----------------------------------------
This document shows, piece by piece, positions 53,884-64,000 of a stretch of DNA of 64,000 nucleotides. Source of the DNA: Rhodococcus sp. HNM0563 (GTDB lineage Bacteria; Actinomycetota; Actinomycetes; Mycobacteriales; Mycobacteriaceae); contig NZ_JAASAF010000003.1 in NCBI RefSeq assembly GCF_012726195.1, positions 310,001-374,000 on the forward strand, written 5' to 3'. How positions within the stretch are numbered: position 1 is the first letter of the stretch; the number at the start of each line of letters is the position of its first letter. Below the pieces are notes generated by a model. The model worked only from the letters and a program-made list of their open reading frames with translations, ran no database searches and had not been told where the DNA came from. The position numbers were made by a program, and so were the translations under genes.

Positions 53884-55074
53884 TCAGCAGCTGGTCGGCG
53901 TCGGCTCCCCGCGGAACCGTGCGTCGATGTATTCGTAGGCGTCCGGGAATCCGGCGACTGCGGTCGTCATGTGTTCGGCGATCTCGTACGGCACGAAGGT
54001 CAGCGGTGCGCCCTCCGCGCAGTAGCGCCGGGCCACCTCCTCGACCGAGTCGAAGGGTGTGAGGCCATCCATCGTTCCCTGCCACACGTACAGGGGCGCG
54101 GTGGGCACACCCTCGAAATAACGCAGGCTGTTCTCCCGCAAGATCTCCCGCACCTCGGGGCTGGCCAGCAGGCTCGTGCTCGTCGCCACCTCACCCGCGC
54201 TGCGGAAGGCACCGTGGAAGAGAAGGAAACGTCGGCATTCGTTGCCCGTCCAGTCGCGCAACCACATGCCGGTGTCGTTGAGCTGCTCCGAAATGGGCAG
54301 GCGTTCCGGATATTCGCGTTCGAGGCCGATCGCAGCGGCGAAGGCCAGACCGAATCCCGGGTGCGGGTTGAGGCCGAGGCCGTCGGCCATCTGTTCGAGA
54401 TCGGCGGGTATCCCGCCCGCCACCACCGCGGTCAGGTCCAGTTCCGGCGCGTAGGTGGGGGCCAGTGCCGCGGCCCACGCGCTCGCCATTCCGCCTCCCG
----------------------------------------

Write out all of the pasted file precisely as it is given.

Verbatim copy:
This document shows, piece by piece, positions 53,884-64,000 of a stretch of DNA of 64,000 nucleotides. Source of the DNA: Rhodococcus sp. HNM0563 (GTDB lineage Bacteria; Actinomycetota; Actinomycetes; Mycobacteriales; Mycobacteriaceae); contig NZ_JAASAF010000003.1 in NCBI RefSeq assembly GCF_012726195.1, positions 310,001-374,000 on the forward strand, written 5' to 3'. How positions within the stretch are numbered: position 1 is the first letter of the stretch; the number at the start of each line of letters is the position of its first letter. Below the pieces are notes generated by a model. The model worked only from the letters and a program-made list of their open reading frames with translations, ran no database searches and had not been told where the DNA came from. The position numbers were made by a program, and so were the translations under genes.

Positions 53884-55074
53884 TCAGCAGCTGGTCGGCG
53901 TCGGCTCCCCGCGGAACCGTGCGTCGATGTATTCGTAGGCGTCCGGGAATCCGGCGACTGCGGTCGTCATGTGTTCGGCGATCTCGTACGGCACGAAGGT
54001 CAGCGGTGCGCCCTCCGCGCAGTAGCGCCGGGCCACCTCCTCGACCGAGTCGAAGGGTGTGAGGCCATCCATCGTTCCCTGCCACACGTACAGGGGCGCG
54101 GTGGGCACACCCTCGAAATAACGCAGGCTGTTCTCCCGCAAGATCTCCCGCACCTCGGGGCTGGCCAGCAGGCTCGTGCTCGTCGCCACCTCACCCGCGC
54201 TGCGGAAGGCACCGTGGAAGAGAAGGAAACGTCGGCATTCGTTGCCCGTCCAGTCGCGCAACCACATGCCGGTGTCGTTGAGCTGCTCCGAAATGGGCAG
54301 GCGTTCCGGATATTCGCGTTCGAGGCCGATCGCAGCGGCGAAGGCCAGACCGAATCCCGGGTGCGGGTTGAGGCCGAGGCCGTCGGCCATCTGTTCGAGA
54401 TCGGCGGGTATCCCGCCCGCCACCACCGCGGTCAGGTCCAGTTCCGGCGCGTAGGTGGGGGCCAGTGCCGCGGCCCACGCGCTCGCCATTCCGCCTCCCG